Memory profiling in Visual Studio 2013 with JsRT

One of the cool features of Visual Studio (starting in Visual Studio 2012 Update 1) is its JavaScript memory profiler. The profiler can take snapshots of the JavaScript heap and then gives you a nice UI you can use to drill in to those snapshots and compare them as you like:

Comparing two snapshots

Drilling in to a snapshot

Wouldn’t it be great to be able to utilize this to analyze the JavaScript memory usage in an app that hosts Chakra using JsRT? Well, you can! I’ve uploaded a new sample (and checked it in to my GitHub repo) that allows a JsRT app to generate heap dumps in a way that Visual Studio 2013 will be able to read. It doesn’t look quite as beautiful at the examples above–I didn’t go through the trouble of generating a screenshot for the summary page–but it should be entirely functional.

The sample project builds a C++ DLL that exports five functions:

  • bool InitializeMemoryProfileWriter() initializes the overall profile writer and should be called when you load the DLL.
  • MemoryProfileHandle StartMemoryProfile() starts a specific profile (called a “diagnostic session” in Visual Studio).
  • bool WriteSnapshot(MemoryProfileHandle memoryProfileHandle, IActiveScriptProfilerHeapEnum *enumerator) takes a memory profile handle and a heap enumerator (which can be obtained from JsEnumerateHeap) and writes the actual memory snapshot. Note that you can do this multiple times before finishing the memory profile. Each snapshot is written separately into the diagnostic session.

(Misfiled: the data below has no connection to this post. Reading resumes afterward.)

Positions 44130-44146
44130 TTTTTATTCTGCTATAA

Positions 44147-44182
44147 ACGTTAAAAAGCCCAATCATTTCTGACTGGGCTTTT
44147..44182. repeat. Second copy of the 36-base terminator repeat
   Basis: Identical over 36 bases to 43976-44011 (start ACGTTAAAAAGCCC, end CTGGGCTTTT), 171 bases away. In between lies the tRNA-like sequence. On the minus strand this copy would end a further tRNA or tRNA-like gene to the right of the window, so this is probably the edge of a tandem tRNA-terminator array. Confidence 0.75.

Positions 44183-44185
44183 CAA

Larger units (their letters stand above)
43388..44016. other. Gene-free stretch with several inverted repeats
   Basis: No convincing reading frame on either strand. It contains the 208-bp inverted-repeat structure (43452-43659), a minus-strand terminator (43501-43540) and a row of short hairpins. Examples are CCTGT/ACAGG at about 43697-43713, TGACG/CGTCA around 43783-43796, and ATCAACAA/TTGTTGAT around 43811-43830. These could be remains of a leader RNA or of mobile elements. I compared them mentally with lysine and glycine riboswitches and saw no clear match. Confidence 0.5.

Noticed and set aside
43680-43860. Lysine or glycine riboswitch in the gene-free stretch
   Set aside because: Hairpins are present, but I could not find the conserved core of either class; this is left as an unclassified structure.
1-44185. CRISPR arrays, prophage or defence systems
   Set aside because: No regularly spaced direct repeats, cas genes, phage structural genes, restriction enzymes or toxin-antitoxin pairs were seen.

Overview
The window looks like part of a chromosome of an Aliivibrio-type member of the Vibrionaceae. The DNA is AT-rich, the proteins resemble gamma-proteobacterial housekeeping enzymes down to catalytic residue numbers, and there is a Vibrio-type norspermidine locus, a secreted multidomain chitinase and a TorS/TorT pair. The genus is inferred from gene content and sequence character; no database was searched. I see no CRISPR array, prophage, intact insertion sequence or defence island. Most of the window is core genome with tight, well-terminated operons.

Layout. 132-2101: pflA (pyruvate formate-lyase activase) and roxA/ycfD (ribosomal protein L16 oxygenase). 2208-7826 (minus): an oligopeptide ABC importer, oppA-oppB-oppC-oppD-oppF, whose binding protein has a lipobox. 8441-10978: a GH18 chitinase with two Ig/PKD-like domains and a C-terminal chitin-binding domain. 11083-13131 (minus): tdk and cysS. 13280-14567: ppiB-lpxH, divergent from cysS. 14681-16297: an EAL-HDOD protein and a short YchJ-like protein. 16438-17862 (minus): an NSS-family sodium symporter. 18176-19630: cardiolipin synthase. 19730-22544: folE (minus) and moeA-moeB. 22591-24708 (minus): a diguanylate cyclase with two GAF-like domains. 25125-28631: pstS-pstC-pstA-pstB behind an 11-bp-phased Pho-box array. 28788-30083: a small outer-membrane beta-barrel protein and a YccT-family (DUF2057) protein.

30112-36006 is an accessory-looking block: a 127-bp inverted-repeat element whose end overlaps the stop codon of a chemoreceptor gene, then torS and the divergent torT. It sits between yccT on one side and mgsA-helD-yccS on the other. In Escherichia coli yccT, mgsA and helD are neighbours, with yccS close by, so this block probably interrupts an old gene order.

• bool EndMemoryProfile(MemoryProfileHandle memoryProfileHandle, const wchar_t *filename) finishes the memory profile and writes it out to a file. The file should have a .diagsession extension if you want it to be natively recognized by VS when you open it. After this call, the memory profile handle is now invalid.
  • void ReleaseMemoryProfileWriter() releases the overall profiler writer and should be called when you’re shutting down or done with all profiling.

One thing to note is that once you’ve called JsEnumerateHeap for a particular JsRT runtime, you won’t be able to do anything in that runtime until the IActiveScriptProfilerHeapEnum pointer has been released.

We’ve already been using this code internally to look at the memory usage of some internal JsRT hosts, and it’s been very helpful! Let me know if there are problems or issues, and feel free to grab me on Twitter if you have any questions.

You should also follow me on Twitter here.

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